The biofuels conundrum
Posted May 14, 2010on:
Airlines are rushing to switch from time tested kerosene-based jet fuel to biofuels at great cost and risk (Lufthansa will start using biofuels on flights by 2012, Bangkok Post, May 11, 2010). They are lured by the riches of the carbon credits they can sell in the emissions trading market. Biofuels have value in the emissions trading market because global warming scientists were pushing biofuels as an antidote for climate change.
When their call was heeded by Asian palm oil growers and they began to plant new palm oil plantations to supply the new biodiesel market thus created, climate scientists made a u-turn on the biofuels idea. Headlines in 2008 proclaimed palm oil as a disaster saying things like “Asia’s growing palm oil farms seen as climate change threat”, “Biofuels are harming developing countries” and “Palm oil may be an ecological disaster”.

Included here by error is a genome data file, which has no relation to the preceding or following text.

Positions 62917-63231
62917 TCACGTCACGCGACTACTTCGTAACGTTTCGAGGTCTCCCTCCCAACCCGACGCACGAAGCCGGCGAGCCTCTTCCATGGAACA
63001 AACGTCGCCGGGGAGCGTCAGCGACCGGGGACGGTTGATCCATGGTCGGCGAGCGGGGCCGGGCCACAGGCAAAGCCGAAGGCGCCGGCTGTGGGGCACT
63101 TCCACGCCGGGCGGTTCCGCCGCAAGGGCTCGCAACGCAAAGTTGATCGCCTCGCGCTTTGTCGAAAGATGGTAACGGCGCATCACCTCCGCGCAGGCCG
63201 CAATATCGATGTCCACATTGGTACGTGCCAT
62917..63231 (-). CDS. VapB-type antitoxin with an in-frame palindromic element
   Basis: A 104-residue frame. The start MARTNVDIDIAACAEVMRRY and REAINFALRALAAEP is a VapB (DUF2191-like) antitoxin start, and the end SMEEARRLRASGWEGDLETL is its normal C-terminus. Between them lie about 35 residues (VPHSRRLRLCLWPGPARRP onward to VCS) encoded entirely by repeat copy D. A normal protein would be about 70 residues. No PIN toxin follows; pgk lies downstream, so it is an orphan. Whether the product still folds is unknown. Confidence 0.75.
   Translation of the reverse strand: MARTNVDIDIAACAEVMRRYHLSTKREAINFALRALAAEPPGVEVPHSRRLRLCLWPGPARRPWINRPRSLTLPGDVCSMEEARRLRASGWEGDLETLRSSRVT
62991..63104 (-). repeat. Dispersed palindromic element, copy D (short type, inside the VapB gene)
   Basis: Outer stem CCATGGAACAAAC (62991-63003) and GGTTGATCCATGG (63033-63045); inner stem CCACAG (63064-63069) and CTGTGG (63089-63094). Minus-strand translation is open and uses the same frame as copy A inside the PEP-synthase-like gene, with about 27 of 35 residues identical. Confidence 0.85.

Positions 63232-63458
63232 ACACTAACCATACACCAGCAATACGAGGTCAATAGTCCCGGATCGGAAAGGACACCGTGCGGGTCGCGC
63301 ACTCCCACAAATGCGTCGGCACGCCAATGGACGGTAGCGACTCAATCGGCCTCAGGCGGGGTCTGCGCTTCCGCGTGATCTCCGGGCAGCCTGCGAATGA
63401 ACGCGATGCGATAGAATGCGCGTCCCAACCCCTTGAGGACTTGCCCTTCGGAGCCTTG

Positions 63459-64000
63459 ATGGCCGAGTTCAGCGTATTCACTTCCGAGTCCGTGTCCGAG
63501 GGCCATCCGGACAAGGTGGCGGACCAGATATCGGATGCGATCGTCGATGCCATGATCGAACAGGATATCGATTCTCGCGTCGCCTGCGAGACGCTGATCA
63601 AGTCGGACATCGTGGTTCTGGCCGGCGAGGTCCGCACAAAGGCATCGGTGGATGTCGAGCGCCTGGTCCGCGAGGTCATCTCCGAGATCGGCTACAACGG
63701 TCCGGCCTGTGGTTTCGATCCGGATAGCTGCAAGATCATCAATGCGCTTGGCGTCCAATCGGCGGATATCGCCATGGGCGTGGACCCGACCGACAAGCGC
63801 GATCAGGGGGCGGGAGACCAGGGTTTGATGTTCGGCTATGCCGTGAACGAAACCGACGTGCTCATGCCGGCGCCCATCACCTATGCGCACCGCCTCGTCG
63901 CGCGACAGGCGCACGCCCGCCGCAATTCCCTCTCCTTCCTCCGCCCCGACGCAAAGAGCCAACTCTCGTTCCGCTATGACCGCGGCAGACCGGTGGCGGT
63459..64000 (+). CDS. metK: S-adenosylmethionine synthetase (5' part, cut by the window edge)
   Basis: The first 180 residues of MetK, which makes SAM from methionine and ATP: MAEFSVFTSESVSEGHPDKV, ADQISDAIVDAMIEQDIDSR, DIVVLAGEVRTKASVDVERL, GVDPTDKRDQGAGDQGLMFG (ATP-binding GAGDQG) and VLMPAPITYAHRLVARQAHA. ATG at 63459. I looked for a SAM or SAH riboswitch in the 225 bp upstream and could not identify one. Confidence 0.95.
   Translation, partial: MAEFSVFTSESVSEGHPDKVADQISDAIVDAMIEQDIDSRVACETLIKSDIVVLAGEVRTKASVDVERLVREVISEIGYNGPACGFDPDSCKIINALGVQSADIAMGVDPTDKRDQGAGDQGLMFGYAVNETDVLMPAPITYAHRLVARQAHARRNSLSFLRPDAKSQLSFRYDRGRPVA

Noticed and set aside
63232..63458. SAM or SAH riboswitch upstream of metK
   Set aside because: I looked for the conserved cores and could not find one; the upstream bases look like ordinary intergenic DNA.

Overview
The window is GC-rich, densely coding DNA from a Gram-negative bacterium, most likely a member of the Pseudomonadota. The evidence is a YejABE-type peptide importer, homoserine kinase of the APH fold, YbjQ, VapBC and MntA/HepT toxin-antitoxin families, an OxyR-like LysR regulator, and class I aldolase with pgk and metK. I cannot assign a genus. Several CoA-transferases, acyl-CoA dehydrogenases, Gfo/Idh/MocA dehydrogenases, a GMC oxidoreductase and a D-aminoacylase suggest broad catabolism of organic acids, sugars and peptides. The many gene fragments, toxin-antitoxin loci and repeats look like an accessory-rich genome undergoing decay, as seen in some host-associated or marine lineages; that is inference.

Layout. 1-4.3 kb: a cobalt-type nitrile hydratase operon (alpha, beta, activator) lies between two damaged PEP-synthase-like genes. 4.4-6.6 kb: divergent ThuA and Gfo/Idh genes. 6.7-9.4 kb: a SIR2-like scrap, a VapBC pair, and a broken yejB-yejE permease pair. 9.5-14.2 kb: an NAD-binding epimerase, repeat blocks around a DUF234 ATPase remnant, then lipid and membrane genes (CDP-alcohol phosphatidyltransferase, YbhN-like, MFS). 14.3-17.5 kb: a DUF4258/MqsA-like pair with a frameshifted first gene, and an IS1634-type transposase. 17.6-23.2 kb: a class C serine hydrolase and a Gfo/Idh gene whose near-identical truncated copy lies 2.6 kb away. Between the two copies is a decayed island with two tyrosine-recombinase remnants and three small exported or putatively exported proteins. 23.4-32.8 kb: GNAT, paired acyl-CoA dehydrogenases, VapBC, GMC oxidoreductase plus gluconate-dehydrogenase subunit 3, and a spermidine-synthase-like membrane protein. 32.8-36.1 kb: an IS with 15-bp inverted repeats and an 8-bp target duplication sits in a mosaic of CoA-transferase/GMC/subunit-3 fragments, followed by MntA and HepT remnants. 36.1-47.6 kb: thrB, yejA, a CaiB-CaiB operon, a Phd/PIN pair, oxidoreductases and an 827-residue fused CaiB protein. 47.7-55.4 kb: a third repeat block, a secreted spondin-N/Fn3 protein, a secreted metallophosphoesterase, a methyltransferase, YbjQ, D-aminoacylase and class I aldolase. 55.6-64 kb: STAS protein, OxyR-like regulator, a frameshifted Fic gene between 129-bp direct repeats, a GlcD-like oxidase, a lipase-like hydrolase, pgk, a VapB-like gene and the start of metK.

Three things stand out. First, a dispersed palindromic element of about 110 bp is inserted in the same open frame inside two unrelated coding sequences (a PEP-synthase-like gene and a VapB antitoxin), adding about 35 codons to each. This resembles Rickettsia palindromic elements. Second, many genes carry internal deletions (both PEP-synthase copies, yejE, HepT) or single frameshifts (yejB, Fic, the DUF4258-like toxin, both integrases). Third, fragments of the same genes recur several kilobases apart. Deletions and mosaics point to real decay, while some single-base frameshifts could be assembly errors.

So now, since this onslaught on biofuels by climate scientists in 2008, biofuels have lost their previously advertised value as renewable energy that can save the planet. Yet, it still carries billions of Euros in carbon credit value in the emissions trading market set up to save the planet. As things stand today, in 2010, climate science rewards biofuels consumption while at the same time calling for a ban on its production. It is one of many contradictions that have confused, befuddled, and discredited climate scientists and their half baked campaign against carbon dioxide.
Cha-am Jamal, Thailand